Up she rises! – But Pescado sails into new storm

THE stricken fishing boat Pescado was at long last raised from the seabed this week...but no sooner had she broken the surface than a new controversy erupted.

Lawyers acting for the families of the six crew lost when she sank off Dodman Point nearly three years ago were demanding to know why a security ring was thrown round the vessel, excluding themselves and the boat's owner.

And they want to know why the Pescado was immediately taken to a naval dry-dock at Devonport when the owner, Alan Ayres, firmly believes the boat sank after being struck by a submarine.

The raising of the Pescado from 240 feet of water after 31 months marks the end of the relentless campaign by Mr Ayres and the crew's families to have the vessel recovered so that the cause of its loss can be established.

But its recovery is likely to spark a new row.

After more than a year of fruitless effort by one salvor who was finally sacked, the newly appointed salvage vessel – which looked a much likelier candidate to complete the job – raised the Pescado without ceremony on Monday evening. Fourteen hours later the boat was taken into Plymouth.

Sportsmen plan to run coast of Cornwall

By Leon Prynn

TWO unemployed sportsmen are preparing for one of the longest events they've ever been involved in . . . they intend to run round the coast of Cornwall.

Although they won't be receiving any prizes at the end of the run, Jeff Allen and Steve Blackford, from Penryn, are hoping that their reward will be a sackful of money raised along the route.

Jeff and Steve, who run the Saracen Elite Fighting Fit Club on Penryn's Jubilee Wharf, have set themselves the challenge in a bid to raise money for the under-privileged children in Cornwall.

"We run the gym to attract the unemployed and the under-privileged," said Jeff. "Being unemployed ourselves, we thought it would be a good idea to set up the gym and give the kids a place to go to expend their energies. It's far better that they have somewhere to go like our gym than being out on the streets.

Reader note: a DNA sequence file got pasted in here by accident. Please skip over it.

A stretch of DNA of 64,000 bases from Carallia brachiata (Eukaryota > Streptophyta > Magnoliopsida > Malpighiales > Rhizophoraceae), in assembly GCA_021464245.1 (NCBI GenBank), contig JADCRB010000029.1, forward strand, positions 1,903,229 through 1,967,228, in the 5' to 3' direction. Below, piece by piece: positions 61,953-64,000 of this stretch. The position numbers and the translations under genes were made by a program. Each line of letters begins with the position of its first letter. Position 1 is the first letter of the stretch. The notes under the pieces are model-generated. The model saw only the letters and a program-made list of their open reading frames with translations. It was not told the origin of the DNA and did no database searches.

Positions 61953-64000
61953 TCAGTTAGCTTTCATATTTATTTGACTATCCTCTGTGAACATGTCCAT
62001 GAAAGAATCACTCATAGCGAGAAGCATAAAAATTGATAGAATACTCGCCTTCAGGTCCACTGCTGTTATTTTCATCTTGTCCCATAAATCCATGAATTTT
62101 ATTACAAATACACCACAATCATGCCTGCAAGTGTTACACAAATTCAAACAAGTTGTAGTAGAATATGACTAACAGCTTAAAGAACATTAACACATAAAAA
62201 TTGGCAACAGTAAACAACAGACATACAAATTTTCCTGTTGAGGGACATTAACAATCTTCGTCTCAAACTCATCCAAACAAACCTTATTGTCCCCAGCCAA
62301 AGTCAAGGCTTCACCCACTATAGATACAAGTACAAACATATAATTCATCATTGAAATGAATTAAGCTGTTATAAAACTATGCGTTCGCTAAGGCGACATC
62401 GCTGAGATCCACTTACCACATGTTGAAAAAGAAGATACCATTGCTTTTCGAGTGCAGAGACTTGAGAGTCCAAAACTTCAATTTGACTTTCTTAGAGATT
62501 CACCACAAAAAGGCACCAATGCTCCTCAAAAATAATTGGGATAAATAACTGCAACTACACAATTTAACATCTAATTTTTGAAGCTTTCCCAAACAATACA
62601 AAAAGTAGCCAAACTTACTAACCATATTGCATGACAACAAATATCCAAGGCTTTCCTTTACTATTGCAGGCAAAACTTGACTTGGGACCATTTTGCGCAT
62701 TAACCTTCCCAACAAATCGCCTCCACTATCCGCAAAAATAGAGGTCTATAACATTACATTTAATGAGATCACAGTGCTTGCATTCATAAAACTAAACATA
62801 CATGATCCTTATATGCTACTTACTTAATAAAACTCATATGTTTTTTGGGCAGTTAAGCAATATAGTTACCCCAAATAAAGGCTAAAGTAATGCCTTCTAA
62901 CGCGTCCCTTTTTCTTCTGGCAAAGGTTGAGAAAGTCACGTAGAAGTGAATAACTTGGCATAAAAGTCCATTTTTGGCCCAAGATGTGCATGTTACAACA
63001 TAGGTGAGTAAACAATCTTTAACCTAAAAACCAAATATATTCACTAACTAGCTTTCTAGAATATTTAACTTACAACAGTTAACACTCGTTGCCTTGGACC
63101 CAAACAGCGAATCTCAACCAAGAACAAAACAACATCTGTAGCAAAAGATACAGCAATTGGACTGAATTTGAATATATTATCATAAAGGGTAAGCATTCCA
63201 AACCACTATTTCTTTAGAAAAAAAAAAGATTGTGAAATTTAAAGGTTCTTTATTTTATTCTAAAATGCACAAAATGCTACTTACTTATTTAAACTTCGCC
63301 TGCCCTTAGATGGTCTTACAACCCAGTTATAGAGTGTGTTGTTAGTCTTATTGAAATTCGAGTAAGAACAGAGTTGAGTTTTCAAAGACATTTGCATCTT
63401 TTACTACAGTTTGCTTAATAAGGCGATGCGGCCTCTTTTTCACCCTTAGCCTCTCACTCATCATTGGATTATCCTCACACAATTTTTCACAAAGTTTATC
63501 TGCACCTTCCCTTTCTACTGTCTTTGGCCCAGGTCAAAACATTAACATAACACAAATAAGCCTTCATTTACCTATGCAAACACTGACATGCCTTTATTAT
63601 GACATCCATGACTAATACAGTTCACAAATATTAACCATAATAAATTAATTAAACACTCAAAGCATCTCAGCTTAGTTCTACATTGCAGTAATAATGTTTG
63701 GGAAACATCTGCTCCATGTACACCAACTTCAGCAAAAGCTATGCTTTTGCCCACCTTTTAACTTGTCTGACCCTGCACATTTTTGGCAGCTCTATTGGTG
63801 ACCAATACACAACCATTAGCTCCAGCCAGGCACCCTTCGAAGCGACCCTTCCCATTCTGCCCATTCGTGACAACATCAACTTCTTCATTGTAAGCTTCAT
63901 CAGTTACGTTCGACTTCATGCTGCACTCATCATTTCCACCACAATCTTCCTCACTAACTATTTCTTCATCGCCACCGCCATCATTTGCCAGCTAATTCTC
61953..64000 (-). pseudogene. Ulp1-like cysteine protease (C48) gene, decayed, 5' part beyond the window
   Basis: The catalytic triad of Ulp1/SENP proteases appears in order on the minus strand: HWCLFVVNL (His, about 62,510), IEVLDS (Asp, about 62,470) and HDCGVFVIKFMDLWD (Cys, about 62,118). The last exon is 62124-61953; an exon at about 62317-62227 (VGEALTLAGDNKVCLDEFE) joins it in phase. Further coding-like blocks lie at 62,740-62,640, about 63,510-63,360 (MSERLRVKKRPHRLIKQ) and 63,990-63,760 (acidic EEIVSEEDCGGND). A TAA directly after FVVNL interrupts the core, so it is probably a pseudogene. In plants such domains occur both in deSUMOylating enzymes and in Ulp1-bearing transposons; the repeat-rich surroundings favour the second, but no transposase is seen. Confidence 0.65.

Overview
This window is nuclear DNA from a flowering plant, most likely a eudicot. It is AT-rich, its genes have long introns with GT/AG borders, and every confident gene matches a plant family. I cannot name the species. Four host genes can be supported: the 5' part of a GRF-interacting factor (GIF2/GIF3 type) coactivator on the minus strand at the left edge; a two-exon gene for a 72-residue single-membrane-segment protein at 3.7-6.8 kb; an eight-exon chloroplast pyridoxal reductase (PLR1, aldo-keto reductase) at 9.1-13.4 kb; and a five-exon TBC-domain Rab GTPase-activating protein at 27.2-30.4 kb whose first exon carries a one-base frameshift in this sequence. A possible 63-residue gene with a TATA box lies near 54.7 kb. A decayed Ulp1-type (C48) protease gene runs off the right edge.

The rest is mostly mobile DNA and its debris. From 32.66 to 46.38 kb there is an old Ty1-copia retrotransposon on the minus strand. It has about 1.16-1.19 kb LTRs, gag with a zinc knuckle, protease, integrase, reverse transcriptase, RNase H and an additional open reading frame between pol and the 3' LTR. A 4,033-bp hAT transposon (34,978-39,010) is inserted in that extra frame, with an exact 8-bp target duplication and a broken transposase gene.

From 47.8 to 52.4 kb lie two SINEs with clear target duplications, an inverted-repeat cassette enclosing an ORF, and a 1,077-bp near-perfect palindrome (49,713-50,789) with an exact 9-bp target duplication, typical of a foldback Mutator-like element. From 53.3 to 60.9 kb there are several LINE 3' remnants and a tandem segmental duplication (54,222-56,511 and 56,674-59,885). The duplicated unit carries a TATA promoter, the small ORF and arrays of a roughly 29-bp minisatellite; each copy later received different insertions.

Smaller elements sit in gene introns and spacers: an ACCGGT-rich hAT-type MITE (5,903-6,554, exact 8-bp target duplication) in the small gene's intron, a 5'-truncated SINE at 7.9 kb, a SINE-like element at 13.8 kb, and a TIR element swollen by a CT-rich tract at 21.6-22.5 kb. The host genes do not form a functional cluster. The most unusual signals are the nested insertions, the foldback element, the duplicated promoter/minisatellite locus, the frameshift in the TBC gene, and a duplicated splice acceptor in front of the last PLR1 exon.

"We decided to run the coast of Cornwall a few months ago," added Steve "but have waited for the hot summer weather to pass before attempting it."

Ill wind blows some good

SHIP and boat repair yards around Falmouth and the Carrick Roads are picking up repair work worth thousands of pounds following the storm of two weeks ago.

Total damage to the property could be around the £1 million mark. Most was caused to boats in the normally tranquil harbour areas of the Carrick Roads and Helford River as the tail end of Hurricane Floyd hit the coast.

One yacht underwriter told the Packet that he was dealing with repair estimates of £100,000 plus.

Mr Joe McCarthy, assistant yacht and cargo underwriter with Groves, Johns and Westrup, said six of the damaged yachts were registered with them. Most had been in the harbour and were damaged after breaking loose from moorings and striking other vessels.

The damage was not so great as caused by the storms in 1988 and 1990. Lessons had been learned then and most owners had better moorings nowadays.